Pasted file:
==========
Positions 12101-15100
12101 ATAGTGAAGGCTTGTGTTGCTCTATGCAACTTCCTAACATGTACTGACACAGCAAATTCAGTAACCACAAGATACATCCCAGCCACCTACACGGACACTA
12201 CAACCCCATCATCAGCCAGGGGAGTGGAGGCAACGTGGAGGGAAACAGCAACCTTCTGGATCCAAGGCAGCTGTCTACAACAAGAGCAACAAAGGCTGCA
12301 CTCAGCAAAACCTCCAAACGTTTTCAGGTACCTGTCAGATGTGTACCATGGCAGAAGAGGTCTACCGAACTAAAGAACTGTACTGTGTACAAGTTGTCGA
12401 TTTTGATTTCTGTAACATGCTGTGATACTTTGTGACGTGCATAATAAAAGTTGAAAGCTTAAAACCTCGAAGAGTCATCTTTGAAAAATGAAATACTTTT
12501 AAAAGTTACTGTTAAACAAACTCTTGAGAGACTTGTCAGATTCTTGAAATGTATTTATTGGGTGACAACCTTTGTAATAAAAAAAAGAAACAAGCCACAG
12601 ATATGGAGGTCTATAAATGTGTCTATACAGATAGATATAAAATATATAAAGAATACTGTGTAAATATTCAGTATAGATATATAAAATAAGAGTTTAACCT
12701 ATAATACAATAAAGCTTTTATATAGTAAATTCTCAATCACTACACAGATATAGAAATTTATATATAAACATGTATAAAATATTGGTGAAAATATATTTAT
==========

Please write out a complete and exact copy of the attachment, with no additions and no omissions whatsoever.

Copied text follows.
Positions 12101-15100
12101 ATAGTGAAGGCTTGTGTTGCTCTATGCAACTTCCTAACATGTACTGACACAGCAAATTCAGTAACCACAAGATACATCCCAGCCACCTACACGGACACTA
12201 CAACCCCATCATCAGCCAGGGGAGTGGAGGCAACGTGGAGGGAAACAGCAACCTTCTGGATCCAAGGCAGCTGTCTACAACAAGAGCAACAAAGGCTGCA
12301 CTCAGCAAAACCTCCAAACGTTTTCAGGTACCTGTCAGATGTGTACCATGGCAGAAGAGGTCTACCGAACTAAAGAACTGTACTGTGTACAAGTTGTCGA
12401 TTTTGATTTCTGTAACATGCTGTGATACTTTGTGACGTGCATAATAAAAGTTGAAAGCTTAAAACCTCGAAGAGTCATCTTTGAAAAATGAAATACTTTT
12501 AAAAGTTACTGTTAAACAAACTCTTGAGAGACTTGTCAGATTCTTGAAATGTATTTATTGGGTGACAACCTTTGTAATAAAAAAAAGAAACAAGCCACAG
12601 ATATGGAGGTCTATAAATGTGTCTATACAGATAGATATAAAATATATAAAGAATACTGTGTAAATATTCAGTATAGATATATAAAATAAGAGTTTAACCT
12701 ATAATACAATAAAGCTTTTATATAGTAAATTCTCAATCACTACACAGATATAGAAATTTATATATAAACATGTATAAAATATTGGTGAAAATATATTTAT